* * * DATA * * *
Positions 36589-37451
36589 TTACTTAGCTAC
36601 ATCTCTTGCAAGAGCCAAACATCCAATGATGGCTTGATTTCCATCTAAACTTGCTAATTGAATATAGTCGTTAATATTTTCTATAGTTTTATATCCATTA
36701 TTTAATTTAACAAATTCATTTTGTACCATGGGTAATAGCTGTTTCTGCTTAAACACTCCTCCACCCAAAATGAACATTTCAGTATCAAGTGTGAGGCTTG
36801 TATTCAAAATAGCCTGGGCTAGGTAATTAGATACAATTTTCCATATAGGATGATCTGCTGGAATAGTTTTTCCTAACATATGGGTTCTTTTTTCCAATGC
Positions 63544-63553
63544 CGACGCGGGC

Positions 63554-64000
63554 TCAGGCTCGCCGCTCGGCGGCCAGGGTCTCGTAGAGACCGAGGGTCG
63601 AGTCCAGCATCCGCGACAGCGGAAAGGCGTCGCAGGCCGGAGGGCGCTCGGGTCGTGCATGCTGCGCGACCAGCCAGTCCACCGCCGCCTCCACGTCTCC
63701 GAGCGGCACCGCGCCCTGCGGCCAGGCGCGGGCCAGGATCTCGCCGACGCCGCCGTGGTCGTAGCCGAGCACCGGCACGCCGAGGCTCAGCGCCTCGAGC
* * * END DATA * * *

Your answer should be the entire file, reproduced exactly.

Positions 36589-37451
36589 TTACTTAGCTAC
36601 ATCTCTTGCAAGAGCCAAACATCCAATGATGGCTTGATTTCCATCTAAACTTGCTAATTGAATATAGTCGTTAATATTTTCTATAGTTTTATATCCATTA
36701 TTTAATTTAACAAATTCATTTTGTACCATGGGTAATAGCTGTTTCTGCTTAAACACTCCTCCACCCAAAATGAACATTTCAGTATCAAGTGTGAGGCTTG
36801 TATTCAAAATAGCCTGGGCTAGGTAATTAGATACAATTTTCCATATAGGATGATCTGCTGGAATAGTTTTTCCTAACATATGGGTTCTTTTTTCCAATGC
Positions 63544-63553
63544 CGACGCGGGC

Positions 63554-64000
63554 TCAGGCTCGCCGCTCGGCGGCCAGGGTCTCGTAGAGACCGAGGGTCG
63601 AGTCCAGCATCCGCGACAGCGGAAAGGCGTCGCAGGCCGGAGGGCGCTCGGGTCGTGCATGCTGCGCGACCAGCCAGTCCACCGCCGCCTCCACGTCTCC
63701 GAGCGGCACCGCGCCCTGCGGCCAGGCGCGGGCCAGGATCTCGCCGACGCCGCCGTGGTCGTAGCCGAGCACCGGCACGCCGAGGCTCAGCGCCTCGAGC